Regional resource disparities and the tensions they generate are a perennial Canadian topic. This edition of Canada: The State of the Federation presents essays on regions, resources, and the resiliency of the Canadian federal system. Contributors consider questions such as: to what extent do Canada’s natural resource industries benefit the Canadian economy? Do Canada’s federal institutions hinder or promote the ability of the economy to respond to global economic shifts? Do current intergovernmental structures allow for constructive dialogue about national policy issues?
In responding to these and related questions, many of the authors touch on energy issues. Others consider the importance of functional institutions in a federal or multilevel context as an essential requirement for the effective resolution of issues. Together, the volume raises questions about the relationship of state and society, the importance of identity, trust, and moral legitimacy for the operation of our federal institutions, and the extent to which federal institutions are reinforced or placed under stress by societal structures.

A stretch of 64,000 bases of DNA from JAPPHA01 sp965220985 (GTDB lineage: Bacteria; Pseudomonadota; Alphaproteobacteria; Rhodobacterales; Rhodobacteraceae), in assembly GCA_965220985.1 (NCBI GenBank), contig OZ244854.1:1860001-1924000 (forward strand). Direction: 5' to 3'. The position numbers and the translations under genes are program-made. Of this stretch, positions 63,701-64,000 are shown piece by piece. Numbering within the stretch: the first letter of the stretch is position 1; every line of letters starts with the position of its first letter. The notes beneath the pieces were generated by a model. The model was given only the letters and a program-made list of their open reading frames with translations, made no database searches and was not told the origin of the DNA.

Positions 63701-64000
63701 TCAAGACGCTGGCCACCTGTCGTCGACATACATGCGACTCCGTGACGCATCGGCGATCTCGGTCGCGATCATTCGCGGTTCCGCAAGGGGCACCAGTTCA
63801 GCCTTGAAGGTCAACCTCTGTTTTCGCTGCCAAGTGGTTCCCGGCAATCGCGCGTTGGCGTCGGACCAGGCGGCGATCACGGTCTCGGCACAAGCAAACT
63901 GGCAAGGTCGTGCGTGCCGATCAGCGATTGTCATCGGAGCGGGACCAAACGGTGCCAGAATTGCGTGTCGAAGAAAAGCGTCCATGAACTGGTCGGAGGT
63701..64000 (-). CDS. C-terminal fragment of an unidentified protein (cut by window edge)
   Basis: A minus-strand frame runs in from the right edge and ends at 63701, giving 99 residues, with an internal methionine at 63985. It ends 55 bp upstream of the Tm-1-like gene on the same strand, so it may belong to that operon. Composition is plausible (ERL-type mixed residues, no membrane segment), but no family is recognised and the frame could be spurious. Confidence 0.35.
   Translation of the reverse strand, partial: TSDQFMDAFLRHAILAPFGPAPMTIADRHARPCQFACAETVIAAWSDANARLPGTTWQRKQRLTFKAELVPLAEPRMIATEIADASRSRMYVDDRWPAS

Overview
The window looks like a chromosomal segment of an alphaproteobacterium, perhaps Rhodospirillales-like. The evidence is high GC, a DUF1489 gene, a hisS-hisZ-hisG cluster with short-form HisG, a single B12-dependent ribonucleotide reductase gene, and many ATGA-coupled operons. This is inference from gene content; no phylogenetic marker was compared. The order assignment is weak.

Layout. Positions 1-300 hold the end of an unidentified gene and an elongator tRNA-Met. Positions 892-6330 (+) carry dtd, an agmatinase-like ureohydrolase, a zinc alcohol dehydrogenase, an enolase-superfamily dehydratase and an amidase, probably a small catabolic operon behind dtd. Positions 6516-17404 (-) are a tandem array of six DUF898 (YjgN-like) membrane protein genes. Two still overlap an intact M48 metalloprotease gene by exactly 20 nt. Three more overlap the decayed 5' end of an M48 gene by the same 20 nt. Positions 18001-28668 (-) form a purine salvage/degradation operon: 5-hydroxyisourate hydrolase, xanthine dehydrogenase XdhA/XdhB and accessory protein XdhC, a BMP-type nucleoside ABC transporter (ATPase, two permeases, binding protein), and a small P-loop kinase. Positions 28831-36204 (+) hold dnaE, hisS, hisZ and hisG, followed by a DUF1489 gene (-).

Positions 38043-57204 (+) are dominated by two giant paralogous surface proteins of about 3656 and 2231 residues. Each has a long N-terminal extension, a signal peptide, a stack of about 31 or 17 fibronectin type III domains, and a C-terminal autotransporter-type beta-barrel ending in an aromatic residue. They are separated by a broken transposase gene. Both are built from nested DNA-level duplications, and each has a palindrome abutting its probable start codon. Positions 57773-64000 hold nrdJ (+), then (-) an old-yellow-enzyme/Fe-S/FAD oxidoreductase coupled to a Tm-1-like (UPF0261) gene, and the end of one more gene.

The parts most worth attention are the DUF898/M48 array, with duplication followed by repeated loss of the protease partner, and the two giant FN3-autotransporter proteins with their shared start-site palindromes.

The theme of this volume was triggered by Richard Simeon, the outstanding scholar of federalism who passed away in October 2013, and it is dedicated in his honour.